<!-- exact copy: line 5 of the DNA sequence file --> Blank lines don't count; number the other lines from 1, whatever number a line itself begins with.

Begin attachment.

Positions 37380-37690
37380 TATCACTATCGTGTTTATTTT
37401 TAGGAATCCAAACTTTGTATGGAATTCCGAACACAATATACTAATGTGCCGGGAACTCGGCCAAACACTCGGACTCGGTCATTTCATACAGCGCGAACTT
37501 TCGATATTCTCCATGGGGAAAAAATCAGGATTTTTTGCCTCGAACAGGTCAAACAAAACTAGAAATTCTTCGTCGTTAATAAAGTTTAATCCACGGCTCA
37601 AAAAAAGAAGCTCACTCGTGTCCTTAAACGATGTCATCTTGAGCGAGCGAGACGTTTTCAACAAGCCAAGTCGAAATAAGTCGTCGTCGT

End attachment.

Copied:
37601 AAAAAAGAAGCTCACTCGTGTCCTTAAACGATGTCATCTTGAGCGAGCGAGACGTTTTCAACAAGCCAAGTCGAAATAAGTCGTCGTCGT